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Ann Crittenden

Ann Crittenden is an award-winning journalist, author, and lecturer. She was a reporter for The New York Times for eight years, writing on a broad range of economic topics. She initiated numerous investigative reports and was nominated for the Pulitzer Prize. She has also been a financial writer and foreign correspondent for Newsweek, a reporter for Fortune magazine, a visiting lecturer at MIT and Yale, an economics commentator for CBS News, and executive director of the Fund for Investigative Journalism.

Ms. Crittenden's latest book, If You've Raised Kids, You Can Manage Anything, received critical praise and was featured in People magazine. Her previous book, The Price of Motherhood, garnered widespread media attention and was named one of the New York Times Notable Books of the Year in 2001. A women's magazine editor wrote that, "If The Feminine Mystique was the book that laid the seeds for the women's movement of the 1960's, The Price of Motherhood may someday be regarded as the one that did the same for the mothers' movement."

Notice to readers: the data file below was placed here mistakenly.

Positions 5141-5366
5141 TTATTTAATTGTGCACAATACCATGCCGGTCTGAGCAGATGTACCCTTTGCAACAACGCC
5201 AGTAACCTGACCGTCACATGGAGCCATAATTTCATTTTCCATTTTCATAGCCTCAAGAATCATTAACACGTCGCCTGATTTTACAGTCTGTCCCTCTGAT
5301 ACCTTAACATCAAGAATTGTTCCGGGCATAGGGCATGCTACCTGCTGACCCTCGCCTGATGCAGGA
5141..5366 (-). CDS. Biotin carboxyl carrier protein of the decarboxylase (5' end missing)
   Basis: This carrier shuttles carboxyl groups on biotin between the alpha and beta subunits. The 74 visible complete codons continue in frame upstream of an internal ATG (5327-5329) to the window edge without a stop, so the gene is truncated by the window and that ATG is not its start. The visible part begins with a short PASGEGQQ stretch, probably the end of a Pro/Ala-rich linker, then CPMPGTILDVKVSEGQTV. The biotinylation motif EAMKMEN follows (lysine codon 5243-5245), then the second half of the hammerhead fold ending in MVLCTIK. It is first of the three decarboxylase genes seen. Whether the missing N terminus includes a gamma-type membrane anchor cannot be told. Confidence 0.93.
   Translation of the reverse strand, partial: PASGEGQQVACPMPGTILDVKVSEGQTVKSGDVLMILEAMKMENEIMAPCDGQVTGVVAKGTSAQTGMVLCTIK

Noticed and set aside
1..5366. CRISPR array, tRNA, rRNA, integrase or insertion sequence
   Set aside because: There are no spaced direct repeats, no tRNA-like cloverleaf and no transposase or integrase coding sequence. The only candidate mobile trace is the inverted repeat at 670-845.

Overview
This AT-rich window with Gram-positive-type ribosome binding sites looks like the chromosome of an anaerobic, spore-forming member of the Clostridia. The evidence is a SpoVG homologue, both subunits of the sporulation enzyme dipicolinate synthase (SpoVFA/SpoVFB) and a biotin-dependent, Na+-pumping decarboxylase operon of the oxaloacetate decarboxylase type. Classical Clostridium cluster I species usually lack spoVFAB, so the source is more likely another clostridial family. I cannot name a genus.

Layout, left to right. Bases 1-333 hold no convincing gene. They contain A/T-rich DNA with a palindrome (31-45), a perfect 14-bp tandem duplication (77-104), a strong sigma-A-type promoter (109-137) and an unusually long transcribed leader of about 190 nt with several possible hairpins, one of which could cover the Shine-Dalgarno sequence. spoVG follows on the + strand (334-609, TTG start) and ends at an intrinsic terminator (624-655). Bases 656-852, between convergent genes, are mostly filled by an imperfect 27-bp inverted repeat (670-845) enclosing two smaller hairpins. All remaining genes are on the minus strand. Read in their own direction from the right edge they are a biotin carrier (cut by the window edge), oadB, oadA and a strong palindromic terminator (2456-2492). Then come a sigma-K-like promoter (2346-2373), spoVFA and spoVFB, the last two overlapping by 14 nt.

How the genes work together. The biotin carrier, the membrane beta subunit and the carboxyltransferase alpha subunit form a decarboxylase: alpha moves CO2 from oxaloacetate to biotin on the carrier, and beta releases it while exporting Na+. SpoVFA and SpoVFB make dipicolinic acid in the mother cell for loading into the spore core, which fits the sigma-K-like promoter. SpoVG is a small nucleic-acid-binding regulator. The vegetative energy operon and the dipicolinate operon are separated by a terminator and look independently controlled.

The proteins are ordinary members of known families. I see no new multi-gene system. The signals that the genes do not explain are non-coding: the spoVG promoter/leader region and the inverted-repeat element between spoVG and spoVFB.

Ms. Crittenden's other books include Sanctuary: A Story of American Conscience and the Law in Collision, one of the New York Times Notable Books of the Year in 1988, and Killing the Sacred Cows: Bold Ideas for a New Economy (1993). Her articles have appeared in every national newspaper and numerous magazines, including Foreign Affairs, The Nation, Barron's, American Prospect, and Working Woman.

Articles by this Author

Not given credit for their work and paid half a man's salary, women writers won a landmark suit against discrimination at the magazines of Time, Inc., but their success has been largely overlooked.
We've gotten one farce after another from the secretive judges at the Swedish Academy who confer the world's most prestigious prize for literature